“What do you want out of life?” The trained interviewer appeared relaxed—even casual—as she asked me this question, but I could tell she was intent on figuring out who I was. In the context of interviewing for a summer job at a local department store during my break from college, that only meant that she wanted to ascertain my (then meager) work history, size up my personality and character, and decipher whether I had what it took to work in her department. The following day, she offered me a part-time job, but I turned it down when I got a better opportunity to work full-time at an electronics company. But the interviewer’s question hung in the back of my mind.
I recently talked with a somewhat-older woman who had drawn up a “bucket list” of what she wanted to do during her later years of life. I gathered from our conversation that her list included places she wanted to visit and fun activities she wanted to do. But nothing in our conversation suggested that Christ was at the center of her bucket list—or even anywhere in the bucket, for that matter. That conversation has been hanging in my mind recently.
What is life? Paul’s response to that question is obvious in Colossians 3:4: “When Christ appears—your life—then also you with him will appear in glory.” This is the literal order of the Greek sentence of the verse. Notice that Paul interrupts his thought about the return of Christ to accentuate the truth that Christ is your life.
When Paul contemplated the real possibility that his detention in Rome might end in death, he wrote: “For to me to live is Christ and to die is gain” (Phil 1:21). We often miss the important first bit of this verse because we get fixated on the second bit, the part about going to heaven after death. But we must not miss what comes before. Paul’s first words are “for to me”—indicating the personal nature of what comes next—followed by the words “to live…Christ” or translated differently “living…Christ.” Paul’s sole reason for existence, he boldly declares, is Christ!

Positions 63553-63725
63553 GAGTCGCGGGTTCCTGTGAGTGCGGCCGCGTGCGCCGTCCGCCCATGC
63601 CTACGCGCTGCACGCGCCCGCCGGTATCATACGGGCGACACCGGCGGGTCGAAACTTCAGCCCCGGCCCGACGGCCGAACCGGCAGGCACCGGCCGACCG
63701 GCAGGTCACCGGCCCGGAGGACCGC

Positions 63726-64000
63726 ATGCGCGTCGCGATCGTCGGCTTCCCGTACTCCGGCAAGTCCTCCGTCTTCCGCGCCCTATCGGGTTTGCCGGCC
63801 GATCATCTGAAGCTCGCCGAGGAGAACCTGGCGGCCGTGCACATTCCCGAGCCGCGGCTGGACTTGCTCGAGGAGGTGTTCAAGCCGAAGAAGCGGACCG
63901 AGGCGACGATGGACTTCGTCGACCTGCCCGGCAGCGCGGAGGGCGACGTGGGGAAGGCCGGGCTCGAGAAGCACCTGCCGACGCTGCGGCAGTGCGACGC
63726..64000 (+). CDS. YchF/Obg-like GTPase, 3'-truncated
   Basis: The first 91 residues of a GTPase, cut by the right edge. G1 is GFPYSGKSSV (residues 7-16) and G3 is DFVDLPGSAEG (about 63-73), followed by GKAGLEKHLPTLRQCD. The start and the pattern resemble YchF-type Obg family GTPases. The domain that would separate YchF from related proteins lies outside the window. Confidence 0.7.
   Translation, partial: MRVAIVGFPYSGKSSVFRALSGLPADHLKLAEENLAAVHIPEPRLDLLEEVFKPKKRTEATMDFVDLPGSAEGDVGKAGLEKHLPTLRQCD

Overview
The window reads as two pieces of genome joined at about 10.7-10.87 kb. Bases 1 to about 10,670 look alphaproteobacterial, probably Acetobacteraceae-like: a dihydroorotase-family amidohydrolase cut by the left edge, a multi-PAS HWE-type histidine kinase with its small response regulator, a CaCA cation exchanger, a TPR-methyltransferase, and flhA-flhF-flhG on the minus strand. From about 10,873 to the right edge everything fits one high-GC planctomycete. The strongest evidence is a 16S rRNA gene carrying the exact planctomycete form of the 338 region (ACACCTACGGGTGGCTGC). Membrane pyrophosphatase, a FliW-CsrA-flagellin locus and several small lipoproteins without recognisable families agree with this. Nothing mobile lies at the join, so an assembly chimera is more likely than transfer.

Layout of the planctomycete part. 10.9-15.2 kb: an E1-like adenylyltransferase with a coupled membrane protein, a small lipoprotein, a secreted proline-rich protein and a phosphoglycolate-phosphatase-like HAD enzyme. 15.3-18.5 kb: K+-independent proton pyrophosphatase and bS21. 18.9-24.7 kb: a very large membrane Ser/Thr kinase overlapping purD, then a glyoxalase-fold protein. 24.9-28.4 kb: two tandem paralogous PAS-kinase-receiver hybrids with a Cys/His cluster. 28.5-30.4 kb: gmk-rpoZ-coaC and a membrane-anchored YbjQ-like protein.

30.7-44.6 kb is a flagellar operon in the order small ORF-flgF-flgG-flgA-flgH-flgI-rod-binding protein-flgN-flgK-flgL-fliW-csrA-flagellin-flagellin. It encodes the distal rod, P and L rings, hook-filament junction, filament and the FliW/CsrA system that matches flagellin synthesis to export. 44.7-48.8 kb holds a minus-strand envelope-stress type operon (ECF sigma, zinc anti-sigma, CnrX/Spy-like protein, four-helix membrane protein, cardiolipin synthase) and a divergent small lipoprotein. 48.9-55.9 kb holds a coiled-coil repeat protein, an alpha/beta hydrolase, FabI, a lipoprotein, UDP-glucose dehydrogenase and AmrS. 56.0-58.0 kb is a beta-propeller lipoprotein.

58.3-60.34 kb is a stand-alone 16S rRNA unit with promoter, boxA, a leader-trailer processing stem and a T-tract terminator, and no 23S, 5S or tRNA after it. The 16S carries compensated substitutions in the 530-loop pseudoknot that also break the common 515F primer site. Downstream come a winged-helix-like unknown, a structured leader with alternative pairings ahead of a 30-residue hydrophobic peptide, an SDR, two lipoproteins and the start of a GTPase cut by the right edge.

Such a Christ-focused existence is not esoteric; it impacts daily life. Paul off-handedly reminds the Corinthian believers of “my ways in Christ” (1 Cor 4:17). He encourages the Colossians to do everything in the name of the Lord Jesus—and makes sure they know that “everything” includes their speech and actions: “whether in word or deed” (Col 3:17).
What do you want out of life? Now I’m repeating the question asked me during my department store interview. Or perhaps I should ask you, from my other conversation, what is on your bucket list?
How about a bucket list of one life-defining item? I want to live my life entirely for Christ. Put that on a piece of paper and drop it into your bucket! Better, get a permanent marker and write “For to me to live is Christ” in bold letters on the outside of the bucket! Then, don’t put anything into your bucket unless you know how it connects to your central life purpose of living life in, through, and for Christ.
Setting aside time to consider how other activities fit with your central life purpose will require prayer, reflection on the Word of God, and counsel from other Christ-centered Christians. But such time will be well-spent. Life is Christ, and everything else is secondary for those who are in Christ.
This post was adapted from chapter 66 of my book: How to Live an ‘In Christ’ Life: 100 Devotional Readings on Union with Christ
One thought on “Life is Christ”
Since reading your ‘Life is Christ’ blog I’ve added Phil 1:18-30 to my daily reading and prayer time. I notice for Paul to “live in the flesh .. means fruitful labor” and personally for the Philippians he helps them understand it includes letting their “manner of life be worthy of the Gospel”. So I’m asking the Lord to add any specific He want to add for my life in the areas of ‘fruitful labor’ and living my life ‘worthy of the gospel of Christ’. Thank you for your encouragement and challenge.
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